Update on licensing status of Avastin when intended for intravitreal administration


Below is an update concerning the licensing status of bevacizumab if intended to be placed on the market for intravitreal administration.

This publication clarifies the MHRA’s position on the licensing regime that governs the placing of medicines on the market. It replaces the guidance published in 2009 and 2011 concerning the licensing status of bevacizumab when it is intended to be placed on the market for intravitreal administration.

This follows a request by the High Court to review whether the process of compounding bevacizumab (the manipulation of an authorised medicine, to produce multiple aliquots, usually in plastic syringes) exceeds what is permissible for ‘off-label’ use-the result being an unlicensed medicine which would require a Marketing Authorisation (MA) if placed on the market.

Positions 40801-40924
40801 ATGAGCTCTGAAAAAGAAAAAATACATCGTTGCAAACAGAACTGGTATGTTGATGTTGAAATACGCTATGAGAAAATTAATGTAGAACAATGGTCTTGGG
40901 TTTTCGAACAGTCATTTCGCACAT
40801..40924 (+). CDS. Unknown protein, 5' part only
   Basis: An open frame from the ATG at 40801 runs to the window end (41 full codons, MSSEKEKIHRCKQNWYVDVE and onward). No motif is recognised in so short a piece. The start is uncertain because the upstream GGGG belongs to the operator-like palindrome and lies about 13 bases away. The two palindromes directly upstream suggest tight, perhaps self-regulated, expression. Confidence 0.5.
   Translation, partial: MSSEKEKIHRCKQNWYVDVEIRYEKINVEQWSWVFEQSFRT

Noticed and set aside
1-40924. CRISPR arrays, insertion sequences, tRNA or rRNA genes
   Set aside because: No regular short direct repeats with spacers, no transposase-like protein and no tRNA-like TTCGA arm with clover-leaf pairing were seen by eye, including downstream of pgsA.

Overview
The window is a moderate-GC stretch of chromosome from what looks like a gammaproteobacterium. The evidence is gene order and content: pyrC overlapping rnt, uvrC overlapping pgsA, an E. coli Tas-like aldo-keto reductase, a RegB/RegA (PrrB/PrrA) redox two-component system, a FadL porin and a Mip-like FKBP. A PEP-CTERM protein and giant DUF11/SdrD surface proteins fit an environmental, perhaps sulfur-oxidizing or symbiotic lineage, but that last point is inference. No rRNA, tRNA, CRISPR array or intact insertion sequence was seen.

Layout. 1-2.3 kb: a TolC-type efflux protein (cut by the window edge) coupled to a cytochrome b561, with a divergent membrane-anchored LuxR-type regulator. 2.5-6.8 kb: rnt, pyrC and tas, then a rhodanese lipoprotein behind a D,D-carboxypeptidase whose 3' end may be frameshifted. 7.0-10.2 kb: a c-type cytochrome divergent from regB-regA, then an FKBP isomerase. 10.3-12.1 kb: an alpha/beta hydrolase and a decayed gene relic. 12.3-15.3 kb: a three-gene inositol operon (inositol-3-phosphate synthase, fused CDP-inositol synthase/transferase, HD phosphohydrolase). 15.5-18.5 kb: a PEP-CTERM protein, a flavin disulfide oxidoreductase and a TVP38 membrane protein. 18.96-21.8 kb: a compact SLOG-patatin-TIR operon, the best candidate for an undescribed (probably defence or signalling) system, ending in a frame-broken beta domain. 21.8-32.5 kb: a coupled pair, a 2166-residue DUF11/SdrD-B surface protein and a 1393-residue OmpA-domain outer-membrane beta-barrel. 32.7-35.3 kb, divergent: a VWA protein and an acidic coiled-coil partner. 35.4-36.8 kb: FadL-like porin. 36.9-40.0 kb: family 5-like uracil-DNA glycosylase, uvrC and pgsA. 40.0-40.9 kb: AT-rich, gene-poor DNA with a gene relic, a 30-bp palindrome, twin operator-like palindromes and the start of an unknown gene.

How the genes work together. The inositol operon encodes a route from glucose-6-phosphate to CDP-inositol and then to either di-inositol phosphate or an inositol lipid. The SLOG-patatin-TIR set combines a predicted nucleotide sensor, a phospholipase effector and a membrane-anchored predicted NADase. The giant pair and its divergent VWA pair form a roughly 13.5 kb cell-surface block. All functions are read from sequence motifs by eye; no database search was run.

The Agency accepts that when prescribed and/or used by a healthcare professional, this does not create an unlicensed medicine and falls under the scope of ‘off-label’ use. However, if placed on the market, the product would require a new or extended MA, or an exemption from the need for one.

In reaching this conclusion, MHRA considers that a distinction needs to be drawn between the functions regulated in the European scheme of medicines regulation, and the clinical use of products within that marketplace.

The medicines regulatory regime legislates for the placing on the market of industrially produced medicinal products. The regime does not legislate how medicines are to be prescribed and used by healthcare professionals once they have been placed on the market.

A prescriber may use a medicine outside the conditions of its marketing authorisation, this is commonly referred to as ‘off-label’ use.

The prescriber should be aware of their additional responsibility when prescribing ‘off-label’.

Professional governance bodies have published advice to prescribers that should be taken into account.

The MHRA has also published prescribing guidance in the context of medicines supplied as ‘specials’ and this should also be considered.

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